One other insight in Smith's book that I found helpful is his insistence that "spiritual direction is about fostering the capacity of this person to pray." (52) Smith points out that when we give spiritual direction we "properly seek to encourage these elements: (1) that in prayer, the directee is growing in gratitude .... (2) that in prayer, the directee has the capacity for confession and repentance, for turning from sin and embracing the righteous call of God on their life.... (3) that in prayer, the Scriptures are playing a dynamic role in the renewing the directee's mind, the shaping of conscience and the formation of a Christian imagination.... [and] finally, (4) that the directors will be attentive to whether directees have the capacity to discern how God is providing guidance and direction." (54-55) This simply stresses that "the most fundamental relationship in our spiritual lives is not with the director but with God." (58) This insistence is a good reminder to me that those I disciple must be growing and maturing in their prayer life, in their capacity to be attentive to Christ's leading and guiding.
If you looking for someone to give guidance to or receive guidance from there are two chapters give helpful, practical suggestions describing the qualities and character of both a director and a directee. I also appreciated Smith's discussion of the relationship between evangelism and spiritual direction. Long before a person commits their heart and life to Christ God is already at work by his Word and Spirit to draw them to himself. Giving spiritual direction is not just for the converted, but any person no matter where they are along their spiritual journey. The final chapter puts everything into perspective: "In the end there is really only one director of the spiritual life, and this is the Spirit of God .... The ministry of direction comes down to this: fostering our capacity to attend to the work and movement of the Spirit in our lives." (93) Whether we give or receive spiritual direction, we need to always remember that the maturing of our faith is God's work in our life and the lives of others. As the apostle Paul reminds us: "For it is from God alone that you have your life through Christ Jesus. He showed us God’s plan of salvation; he was the one who made us acceptable to God; he made us pure and holy and gave himself to purchase our salvation. As it says in the Scriptures, "If anyone is going to boast, let him boast only of what the Lord has done." 1 Corinthians 1:30-31 (TLB)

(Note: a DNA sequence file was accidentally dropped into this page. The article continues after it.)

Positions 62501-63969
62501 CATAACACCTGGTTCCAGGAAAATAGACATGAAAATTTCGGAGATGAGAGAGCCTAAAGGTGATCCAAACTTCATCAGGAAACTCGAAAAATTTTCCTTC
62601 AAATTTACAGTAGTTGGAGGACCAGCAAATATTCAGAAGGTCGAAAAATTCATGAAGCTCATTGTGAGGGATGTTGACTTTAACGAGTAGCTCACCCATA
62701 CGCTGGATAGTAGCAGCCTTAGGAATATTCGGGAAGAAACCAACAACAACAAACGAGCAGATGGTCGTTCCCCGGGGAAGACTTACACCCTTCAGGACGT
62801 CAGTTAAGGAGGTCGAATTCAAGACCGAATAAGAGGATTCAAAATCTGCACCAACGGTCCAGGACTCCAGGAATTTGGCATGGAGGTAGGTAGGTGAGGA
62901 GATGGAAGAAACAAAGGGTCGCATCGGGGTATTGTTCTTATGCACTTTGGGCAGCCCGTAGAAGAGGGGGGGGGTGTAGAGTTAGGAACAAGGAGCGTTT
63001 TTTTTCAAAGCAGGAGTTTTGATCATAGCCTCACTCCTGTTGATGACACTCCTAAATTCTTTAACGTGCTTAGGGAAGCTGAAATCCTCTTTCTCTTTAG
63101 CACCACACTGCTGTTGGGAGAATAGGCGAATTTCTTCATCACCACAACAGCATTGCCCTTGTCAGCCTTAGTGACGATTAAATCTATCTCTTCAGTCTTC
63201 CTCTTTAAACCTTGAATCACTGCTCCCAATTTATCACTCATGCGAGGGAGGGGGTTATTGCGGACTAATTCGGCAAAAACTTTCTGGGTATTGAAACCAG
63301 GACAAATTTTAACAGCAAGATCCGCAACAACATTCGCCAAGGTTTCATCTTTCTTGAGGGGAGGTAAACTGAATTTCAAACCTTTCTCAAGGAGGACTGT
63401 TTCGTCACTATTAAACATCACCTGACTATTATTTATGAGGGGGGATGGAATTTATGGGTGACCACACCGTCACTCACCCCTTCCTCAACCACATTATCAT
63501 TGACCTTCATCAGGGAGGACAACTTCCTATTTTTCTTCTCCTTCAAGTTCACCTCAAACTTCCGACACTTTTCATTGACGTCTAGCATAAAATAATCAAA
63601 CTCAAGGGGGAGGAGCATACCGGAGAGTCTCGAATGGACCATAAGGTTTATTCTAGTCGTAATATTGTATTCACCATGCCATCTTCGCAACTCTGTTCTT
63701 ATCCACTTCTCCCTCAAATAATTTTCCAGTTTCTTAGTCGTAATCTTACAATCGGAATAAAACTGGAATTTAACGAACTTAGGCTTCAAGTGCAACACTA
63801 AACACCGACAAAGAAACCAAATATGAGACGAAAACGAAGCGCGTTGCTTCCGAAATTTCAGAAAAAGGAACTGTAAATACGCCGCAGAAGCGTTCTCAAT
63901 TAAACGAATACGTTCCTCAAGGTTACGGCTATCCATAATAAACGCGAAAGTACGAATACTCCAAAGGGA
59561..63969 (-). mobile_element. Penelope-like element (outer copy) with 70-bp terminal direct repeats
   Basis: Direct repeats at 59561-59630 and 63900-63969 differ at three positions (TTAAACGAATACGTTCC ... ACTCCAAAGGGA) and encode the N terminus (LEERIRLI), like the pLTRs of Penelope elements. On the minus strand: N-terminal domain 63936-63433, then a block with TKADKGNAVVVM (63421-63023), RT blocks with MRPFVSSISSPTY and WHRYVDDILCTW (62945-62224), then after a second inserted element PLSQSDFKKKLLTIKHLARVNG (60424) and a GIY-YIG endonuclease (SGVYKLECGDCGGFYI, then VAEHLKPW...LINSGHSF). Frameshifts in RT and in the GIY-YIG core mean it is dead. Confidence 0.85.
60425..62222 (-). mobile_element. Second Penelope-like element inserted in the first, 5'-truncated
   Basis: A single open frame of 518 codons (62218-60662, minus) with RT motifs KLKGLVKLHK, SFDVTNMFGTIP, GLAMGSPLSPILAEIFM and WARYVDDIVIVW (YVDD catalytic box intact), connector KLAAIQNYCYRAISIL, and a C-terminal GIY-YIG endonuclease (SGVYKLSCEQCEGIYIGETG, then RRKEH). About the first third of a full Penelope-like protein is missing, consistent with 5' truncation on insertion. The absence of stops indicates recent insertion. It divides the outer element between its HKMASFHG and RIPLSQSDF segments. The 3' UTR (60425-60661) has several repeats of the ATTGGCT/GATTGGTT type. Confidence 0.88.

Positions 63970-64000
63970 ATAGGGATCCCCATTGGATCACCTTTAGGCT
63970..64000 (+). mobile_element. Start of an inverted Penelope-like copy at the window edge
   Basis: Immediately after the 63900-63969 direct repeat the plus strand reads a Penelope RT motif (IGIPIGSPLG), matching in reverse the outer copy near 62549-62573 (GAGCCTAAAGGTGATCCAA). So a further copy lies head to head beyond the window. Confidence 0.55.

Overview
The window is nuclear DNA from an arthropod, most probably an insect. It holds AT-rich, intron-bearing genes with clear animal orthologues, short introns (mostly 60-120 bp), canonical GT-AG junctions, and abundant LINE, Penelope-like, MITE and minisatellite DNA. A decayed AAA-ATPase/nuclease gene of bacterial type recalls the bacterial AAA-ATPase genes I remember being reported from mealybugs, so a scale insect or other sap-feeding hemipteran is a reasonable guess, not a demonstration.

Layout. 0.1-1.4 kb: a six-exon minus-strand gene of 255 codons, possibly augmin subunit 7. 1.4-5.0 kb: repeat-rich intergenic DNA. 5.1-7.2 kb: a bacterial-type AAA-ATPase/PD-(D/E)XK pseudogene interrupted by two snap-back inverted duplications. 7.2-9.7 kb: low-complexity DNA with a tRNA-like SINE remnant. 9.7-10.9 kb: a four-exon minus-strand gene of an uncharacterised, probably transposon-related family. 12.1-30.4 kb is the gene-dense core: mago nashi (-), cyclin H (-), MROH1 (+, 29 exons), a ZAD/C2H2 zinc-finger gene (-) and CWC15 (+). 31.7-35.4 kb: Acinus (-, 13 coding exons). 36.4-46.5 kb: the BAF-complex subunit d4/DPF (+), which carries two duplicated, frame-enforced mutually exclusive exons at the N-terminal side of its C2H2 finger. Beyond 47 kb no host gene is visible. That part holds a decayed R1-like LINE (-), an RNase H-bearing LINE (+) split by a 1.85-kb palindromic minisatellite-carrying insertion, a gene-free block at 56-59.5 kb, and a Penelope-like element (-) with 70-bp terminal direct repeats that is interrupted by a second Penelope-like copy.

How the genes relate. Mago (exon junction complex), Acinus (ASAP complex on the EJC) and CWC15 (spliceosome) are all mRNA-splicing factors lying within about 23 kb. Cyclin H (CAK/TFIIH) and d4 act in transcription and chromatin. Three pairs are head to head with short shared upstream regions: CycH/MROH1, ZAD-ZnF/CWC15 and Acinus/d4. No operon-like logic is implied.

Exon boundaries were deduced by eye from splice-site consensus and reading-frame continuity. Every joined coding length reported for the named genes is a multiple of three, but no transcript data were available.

All pastors, and I should add, all Christians ought to be engaged in the giving and receiving of spiritual direction. It begins in the home as parents assist their children to be attentive to the work and movement of God in their lives and in our world. And it continues thoughout our lives as we continue to mature into the full measure of the fulness of Christ (Ephesians 4:13). And Smith's book is filled with practical wisdom how as Christians we can engage in the ministry of spiritual direction -- with others and also for ourselves.
A book review by Jack De Vries
Spiritual Direction, A Guide to Giving and Receiving Direction (IVP Books, Downers Grove, Illinois: 2014)
About the author: Gordon T. Smith is president and professor of systematic and spiritual theology at Ambrose University College and Seminary in Calgary, Alberta, Canada. He is the author of many books, including Beginning Well, Called to be Saints, and Courage and Calling.